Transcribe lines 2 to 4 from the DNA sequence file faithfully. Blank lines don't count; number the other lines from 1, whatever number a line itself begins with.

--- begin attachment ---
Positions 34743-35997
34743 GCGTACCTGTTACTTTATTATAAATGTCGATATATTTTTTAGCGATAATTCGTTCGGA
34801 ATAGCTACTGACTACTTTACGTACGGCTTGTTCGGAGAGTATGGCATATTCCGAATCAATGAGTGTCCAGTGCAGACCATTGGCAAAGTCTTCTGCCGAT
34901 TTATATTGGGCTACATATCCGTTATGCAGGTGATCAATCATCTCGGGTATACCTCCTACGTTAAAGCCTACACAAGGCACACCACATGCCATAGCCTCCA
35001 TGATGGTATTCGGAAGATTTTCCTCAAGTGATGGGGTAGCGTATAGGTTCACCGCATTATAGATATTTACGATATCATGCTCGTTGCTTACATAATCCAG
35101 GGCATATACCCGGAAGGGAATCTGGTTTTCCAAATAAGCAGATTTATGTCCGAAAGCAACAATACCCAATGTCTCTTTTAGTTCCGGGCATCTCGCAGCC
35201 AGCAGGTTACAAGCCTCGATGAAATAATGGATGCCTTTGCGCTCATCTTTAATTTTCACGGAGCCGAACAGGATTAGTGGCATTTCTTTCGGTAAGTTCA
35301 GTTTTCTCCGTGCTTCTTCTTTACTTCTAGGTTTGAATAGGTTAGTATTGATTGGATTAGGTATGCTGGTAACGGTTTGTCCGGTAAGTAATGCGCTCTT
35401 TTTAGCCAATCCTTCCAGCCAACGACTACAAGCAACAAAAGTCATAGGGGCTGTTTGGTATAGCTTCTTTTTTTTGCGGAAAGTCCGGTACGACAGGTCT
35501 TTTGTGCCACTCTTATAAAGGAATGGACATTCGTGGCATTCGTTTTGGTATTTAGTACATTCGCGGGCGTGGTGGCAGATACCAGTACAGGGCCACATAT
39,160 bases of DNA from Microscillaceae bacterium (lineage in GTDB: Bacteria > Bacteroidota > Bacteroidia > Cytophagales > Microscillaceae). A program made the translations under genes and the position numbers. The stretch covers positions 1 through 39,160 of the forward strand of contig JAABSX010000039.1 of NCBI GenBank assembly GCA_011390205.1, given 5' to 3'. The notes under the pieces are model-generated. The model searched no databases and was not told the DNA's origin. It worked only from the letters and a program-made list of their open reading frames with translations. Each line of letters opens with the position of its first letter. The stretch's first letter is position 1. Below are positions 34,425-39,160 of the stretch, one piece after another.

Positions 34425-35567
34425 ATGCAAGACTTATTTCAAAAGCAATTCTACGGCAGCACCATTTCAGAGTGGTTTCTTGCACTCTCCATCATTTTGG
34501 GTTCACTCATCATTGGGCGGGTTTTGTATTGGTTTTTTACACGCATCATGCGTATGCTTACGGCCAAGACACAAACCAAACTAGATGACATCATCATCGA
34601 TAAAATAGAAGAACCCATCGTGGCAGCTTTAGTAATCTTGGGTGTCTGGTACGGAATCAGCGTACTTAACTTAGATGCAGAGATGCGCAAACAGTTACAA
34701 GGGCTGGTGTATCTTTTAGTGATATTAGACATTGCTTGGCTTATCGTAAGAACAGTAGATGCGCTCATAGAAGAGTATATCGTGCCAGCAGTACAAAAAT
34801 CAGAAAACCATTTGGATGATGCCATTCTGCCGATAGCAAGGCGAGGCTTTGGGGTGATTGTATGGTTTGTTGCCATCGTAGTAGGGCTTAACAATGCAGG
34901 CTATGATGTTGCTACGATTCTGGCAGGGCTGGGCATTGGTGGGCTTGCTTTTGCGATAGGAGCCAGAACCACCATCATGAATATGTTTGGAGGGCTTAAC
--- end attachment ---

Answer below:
34743 GCGTACCTGTTACTTTATTATAAATGTCGATATATTTTTTAGCGATAATTCGTTCGGA
34801 ATAGCTACTGACTACTTTACGTACGGCTTGTTCGGAGAGTATGGCATATTCCGAATCAATGAGTGTCCAGTGCAGACCATTGGCAAAGTCTTCTGCCGAT
34901 TTATATTGGGCTACATATCCGTTATGCAGGTGATCAATCATCTCGGGTATACCTCCTACGTTAAAGCCTACACAAGGCACACCACATGCCATAGCCTCCA